“We had a tough go of it last week [and] part of it can be attributed to one of our starting corners goes out on the first defensive play, but we do have guys in position that there are backup roles – they have to be ready to role and there should be a next man up mentality,” said Rivera. “Unfortunately, we gave up some plays.”
“We had to move [Munnerlyn] outside because of the necessity to do it and we played a young guy outside as well that we’ve been really focusing on [at] the nickel and that’s [Elder]. Looking at that, we’ve got to make sure that those guys get a few more reps on the outside and work a little bit more, just in case.”
The common thread behind all of the big plays has been allowing receivers to get over-the-top of the Panthers secondary, and while the game plan involves sticking them at the line, the other piece of that is keeping receivers in front of the defense. Now that opponents have had success getting behind the defense in the past three weeks, something the Buccaneers have excelled at – four of their pass-catchers have receptions of 50 yards or more on the season – the Bucs, as well as future opponents, will try to exploit something they perceive as a weakness in the Panthers defense.
“What’s going to happen is if you’re giving this up – I’m going to tell you right now, teams are going to come out and attack that,” said Ron Rivera about his team, who have allowed long completions on third down for three consecutive weeks. “One of the things we’ve talked about specifically on the defensive side of the ball is guarding against the deep ball – it’s shown that we’ve given it up a couple of weeks in the row.”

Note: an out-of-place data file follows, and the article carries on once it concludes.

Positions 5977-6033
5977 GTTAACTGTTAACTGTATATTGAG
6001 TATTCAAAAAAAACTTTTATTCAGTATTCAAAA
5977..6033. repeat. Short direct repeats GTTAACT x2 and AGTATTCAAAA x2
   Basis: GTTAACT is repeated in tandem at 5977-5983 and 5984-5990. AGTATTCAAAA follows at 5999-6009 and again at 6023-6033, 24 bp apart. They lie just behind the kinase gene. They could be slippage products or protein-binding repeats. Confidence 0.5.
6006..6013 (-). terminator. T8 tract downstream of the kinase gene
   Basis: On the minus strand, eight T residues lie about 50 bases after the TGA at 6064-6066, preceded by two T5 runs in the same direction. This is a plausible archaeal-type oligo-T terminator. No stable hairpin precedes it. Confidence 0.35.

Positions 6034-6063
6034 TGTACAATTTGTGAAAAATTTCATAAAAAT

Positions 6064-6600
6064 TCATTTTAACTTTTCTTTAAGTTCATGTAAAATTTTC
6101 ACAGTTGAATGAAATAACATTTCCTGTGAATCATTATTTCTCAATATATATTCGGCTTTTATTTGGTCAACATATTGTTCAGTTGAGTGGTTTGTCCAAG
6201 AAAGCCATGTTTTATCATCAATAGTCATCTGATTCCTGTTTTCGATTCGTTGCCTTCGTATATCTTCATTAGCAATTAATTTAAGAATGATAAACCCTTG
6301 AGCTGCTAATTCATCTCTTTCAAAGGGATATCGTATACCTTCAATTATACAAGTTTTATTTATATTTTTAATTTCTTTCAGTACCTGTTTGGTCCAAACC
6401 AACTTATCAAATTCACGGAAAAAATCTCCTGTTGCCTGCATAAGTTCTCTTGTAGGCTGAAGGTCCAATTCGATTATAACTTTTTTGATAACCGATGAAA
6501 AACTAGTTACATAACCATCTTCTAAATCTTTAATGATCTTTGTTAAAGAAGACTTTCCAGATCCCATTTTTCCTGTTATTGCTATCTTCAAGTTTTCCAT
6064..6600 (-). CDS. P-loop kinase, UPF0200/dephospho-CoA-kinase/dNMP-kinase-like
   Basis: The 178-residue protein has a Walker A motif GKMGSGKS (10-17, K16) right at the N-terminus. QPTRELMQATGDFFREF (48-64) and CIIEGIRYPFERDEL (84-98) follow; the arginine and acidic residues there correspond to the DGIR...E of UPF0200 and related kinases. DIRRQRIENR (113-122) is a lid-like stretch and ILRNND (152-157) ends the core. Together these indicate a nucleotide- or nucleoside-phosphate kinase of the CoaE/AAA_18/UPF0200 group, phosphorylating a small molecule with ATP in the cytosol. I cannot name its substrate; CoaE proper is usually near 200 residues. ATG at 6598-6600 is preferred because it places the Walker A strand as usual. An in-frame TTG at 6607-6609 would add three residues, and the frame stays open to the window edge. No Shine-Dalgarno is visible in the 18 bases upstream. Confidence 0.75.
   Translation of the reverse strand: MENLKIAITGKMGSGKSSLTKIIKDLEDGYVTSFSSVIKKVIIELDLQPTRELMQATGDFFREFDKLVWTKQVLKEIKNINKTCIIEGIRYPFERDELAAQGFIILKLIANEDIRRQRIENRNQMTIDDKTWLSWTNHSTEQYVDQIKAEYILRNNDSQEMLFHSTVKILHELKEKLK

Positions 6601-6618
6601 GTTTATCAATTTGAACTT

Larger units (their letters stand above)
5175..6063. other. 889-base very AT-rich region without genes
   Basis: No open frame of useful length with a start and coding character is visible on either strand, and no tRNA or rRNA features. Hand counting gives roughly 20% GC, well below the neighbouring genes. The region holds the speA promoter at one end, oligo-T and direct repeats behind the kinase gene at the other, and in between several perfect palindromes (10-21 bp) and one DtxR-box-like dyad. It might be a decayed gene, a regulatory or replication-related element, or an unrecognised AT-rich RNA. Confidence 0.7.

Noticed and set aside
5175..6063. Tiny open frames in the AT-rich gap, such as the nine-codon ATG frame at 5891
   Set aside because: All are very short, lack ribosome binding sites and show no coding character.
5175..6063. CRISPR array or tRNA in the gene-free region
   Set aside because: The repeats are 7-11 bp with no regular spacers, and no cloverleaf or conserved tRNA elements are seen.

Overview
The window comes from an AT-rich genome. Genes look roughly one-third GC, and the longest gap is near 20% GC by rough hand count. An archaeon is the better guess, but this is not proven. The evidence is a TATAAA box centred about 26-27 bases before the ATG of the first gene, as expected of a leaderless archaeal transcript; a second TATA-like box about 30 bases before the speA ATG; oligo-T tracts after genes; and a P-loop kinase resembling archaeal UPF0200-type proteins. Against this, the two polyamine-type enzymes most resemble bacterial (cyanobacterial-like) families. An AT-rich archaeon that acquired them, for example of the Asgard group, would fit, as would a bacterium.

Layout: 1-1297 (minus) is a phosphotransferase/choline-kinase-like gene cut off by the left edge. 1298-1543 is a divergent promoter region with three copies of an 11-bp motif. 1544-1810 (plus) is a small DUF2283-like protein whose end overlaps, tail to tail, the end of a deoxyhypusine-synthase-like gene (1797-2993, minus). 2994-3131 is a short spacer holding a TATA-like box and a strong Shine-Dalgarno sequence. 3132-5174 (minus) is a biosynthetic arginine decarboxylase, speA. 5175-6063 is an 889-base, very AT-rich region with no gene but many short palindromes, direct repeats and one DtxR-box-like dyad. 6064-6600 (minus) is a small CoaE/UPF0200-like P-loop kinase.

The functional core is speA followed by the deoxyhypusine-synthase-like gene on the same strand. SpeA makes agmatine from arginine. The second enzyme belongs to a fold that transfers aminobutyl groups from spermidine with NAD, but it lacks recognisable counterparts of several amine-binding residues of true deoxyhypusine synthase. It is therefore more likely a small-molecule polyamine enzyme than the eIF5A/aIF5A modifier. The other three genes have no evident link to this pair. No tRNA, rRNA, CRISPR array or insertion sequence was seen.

“So it’s coming.”
While fans may complain about the Panthers playing off-coverage on a consistent basis, that off-coverage may keep the big play from occurring.
“You want to be aggressive, but you’ve got to know what your goals are in your defensive scheme; to stop everything behind you and let them catch everything in front of you,” said Bradberry, before quickly correcting himself – no one wants to allow completions.
“Well, not let them catch everything in front of you – just don’t be too aggressive and don’t let anything get over the top of your head.”
Easier said than done.